As we roll into 2015 there’s a few of last year’s tunes that continue to hold a spot by the the hi-fi….
February will see all those peeps on a deep jazz tip paying homage to Trane’s iconic ‘A Love Supreme’ and celebrating the 50th anniversary of album’s release. Jez Nelson’s Jazz on 3 is promising to play the full recording of our evening set from the QEH/Meltdown performance of ‘Enlightenment – A Re-envisioning Of ‘A Love Supreme’. Hopefully that might wake up some those Jazz Festival curators who been sleeping on this project… but just in case they continue sleepin’ we are planning to take it out of London anyway!
Coinciding with the dates of the album recording sessions (9th/10th December) the San Francisco based Church Of John Coltrane celebrated ‘A Love Supreme Mass at Grace Cathedral and here in London we initiated our own branch of the Church by taking over the Union Chapel and performing ‘Enlightenment- A Re-envisioning Of ‘A Love Supreme’ to a packed and hugely appreciative audience.
OK, here we go… on the supa dupa vinyl/CD tip John Coltrane fans got the opportunity to savour the much discussed, somewhat legendary and blistering performance by Trane Live at Temple University in Philly.The band on the night features Jimmy Garrison Alice Coltrane, Rashied Ali and Pharoah Sanders and they are joined by a posse of percussionists who the saxophonist had been jamming with earlier in the week. On’My Favourite Things’ the band is joined by local saxophonist Sonny Johnson and also by a young Steve Knoblauch who according to one Arnold Joyner in the excellent liner notes,”… was jumping almost a foot off the floor while he was playing, he was very excited.”
Recorded off one onstage mic by the University radio station the recording is a little raw but Resonance records have cleaned it up and the music on offer definitely adds to canon of spiritually charged music that is still, in 2015, somewhat controversial.
Staying on a Coltrane tip Manchester based saxophonist Nat Birchall appropriately kicks off his excellent dble CD – ‘Live In Larissa – Divine Harmony In Duende Jazz Bar’ – with a Coltrane homage penned by bassist Bill Lee (Spike’s dad). Even a cursory listen to this album shows that Nat has clearly osmmosed aspects of that distinctive Coltrane sound into his own identity. The quintet features the muscular bass lines of Go Go Penguin’s Nick Blacka, the vibes of an excellent Corey Mwamba, the free flowing piano of Adan Fairraal and the drums of Paul Aession. The quintet stretches out over five original self penned compostions and two covers – ‘John Coltrane ‘ & Journey In Satchidananda’ – and none span less than 11 minutes. The shadow of John Coltrane is never far away during their spirited live performance, it’s a real labour of love and whenever I’ve had it on the player at home and had visitors they’ve never failed to ask who’s playing and where they can buy it!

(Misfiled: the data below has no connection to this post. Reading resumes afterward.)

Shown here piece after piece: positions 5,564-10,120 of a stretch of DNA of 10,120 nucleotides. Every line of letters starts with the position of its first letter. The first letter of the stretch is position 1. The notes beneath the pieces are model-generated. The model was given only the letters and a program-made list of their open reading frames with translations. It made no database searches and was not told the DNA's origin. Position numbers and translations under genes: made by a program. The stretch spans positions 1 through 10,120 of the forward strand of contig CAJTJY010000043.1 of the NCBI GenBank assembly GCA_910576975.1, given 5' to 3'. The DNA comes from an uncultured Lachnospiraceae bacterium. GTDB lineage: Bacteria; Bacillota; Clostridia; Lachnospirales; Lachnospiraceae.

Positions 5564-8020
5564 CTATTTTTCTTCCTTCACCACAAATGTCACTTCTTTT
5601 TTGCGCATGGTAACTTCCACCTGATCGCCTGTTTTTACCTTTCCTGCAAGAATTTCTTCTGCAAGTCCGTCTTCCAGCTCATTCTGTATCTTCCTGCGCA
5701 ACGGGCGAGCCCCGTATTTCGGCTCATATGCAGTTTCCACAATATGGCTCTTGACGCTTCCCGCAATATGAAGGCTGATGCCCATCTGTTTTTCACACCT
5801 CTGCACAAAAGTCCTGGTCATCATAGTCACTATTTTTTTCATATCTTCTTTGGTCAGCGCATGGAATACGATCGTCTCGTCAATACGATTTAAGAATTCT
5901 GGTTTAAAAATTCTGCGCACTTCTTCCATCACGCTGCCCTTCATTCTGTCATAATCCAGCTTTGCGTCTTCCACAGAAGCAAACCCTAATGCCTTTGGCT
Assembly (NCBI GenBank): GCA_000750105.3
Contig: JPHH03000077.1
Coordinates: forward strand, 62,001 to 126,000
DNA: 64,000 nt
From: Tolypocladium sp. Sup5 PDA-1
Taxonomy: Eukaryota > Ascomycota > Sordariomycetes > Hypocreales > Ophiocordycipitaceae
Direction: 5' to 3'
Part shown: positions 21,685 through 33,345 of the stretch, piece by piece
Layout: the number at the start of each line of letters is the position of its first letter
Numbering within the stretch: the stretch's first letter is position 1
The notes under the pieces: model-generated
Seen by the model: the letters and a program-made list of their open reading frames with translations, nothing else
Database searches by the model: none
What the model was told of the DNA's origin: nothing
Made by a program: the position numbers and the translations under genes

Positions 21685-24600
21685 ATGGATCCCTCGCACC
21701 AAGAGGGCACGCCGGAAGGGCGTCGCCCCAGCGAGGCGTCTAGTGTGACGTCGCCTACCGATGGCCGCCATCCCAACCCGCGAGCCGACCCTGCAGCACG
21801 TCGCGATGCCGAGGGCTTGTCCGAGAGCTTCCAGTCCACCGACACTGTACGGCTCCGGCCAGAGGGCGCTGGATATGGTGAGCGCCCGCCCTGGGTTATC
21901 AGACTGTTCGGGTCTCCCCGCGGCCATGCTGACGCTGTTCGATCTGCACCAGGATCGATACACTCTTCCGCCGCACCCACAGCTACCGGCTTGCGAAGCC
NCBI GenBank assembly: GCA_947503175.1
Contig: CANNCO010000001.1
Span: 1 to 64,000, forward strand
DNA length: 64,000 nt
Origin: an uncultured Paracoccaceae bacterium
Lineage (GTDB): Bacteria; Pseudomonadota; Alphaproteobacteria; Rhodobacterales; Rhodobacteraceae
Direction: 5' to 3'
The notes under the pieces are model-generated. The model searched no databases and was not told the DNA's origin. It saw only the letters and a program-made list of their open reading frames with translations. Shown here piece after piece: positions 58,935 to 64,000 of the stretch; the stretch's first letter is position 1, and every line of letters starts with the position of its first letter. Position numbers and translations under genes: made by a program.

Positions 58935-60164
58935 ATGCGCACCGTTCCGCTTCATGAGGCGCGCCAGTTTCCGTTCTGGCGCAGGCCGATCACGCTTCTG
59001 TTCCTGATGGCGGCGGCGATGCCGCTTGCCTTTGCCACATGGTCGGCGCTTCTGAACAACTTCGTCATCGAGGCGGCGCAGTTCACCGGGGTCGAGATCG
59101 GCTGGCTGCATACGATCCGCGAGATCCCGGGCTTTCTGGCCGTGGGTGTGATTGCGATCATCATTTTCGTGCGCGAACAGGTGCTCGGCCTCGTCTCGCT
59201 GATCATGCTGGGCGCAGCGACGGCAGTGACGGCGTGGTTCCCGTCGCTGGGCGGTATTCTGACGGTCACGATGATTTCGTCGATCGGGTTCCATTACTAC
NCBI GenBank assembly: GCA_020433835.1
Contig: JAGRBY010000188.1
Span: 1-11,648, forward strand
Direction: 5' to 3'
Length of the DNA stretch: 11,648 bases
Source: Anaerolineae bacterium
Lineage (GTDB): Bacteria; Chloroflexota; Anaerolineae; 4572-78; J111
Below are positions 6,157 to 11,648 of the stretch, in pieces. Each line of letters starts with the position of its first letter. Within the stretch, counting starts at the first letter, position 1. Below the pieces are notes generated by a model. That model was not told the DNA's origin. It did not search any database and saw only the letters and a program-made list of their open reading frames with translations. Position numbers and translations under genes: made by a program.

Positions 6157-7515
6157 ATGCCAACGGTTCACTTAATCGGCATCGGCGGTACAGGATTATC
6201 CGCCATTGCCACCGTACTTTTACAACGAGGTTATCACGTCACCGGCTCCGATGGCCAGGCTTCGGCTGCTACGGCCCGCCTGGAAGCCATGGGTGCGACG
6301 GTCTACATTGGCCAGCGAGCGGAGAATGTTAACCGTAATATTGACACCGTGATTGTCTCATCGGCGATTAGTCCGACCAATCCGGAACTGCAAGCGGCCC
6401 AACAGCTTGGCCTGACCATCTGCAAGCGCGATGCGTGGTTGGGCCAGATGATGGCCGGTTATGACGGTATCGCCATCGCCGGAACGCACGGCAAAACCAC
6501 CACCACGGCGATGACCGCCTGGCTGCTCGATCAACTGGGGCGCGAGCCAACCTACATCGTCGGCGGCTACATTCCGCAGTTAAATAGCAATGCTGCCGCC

While we are vibing on homages I have to say that one of the best live sets of last year was The Grip – a trio consisting of Finn Peters (sax / flute), Oren Marshall (tuba) and Tom Skinner (drums). This tribute to the late Seventies recordings of alto saxophonist Black Arthur Blythe was mesmerising, continued to resonate for days after. As Kerstan Macness said to me on the night, “They have a the skill of making complex music accessible and that’s quite an achievement with that choice of instrumentation.” The essence of that live set has been transmitted beautifully into their excellent ‘Celebrate’ album which was released by Slowfoot records.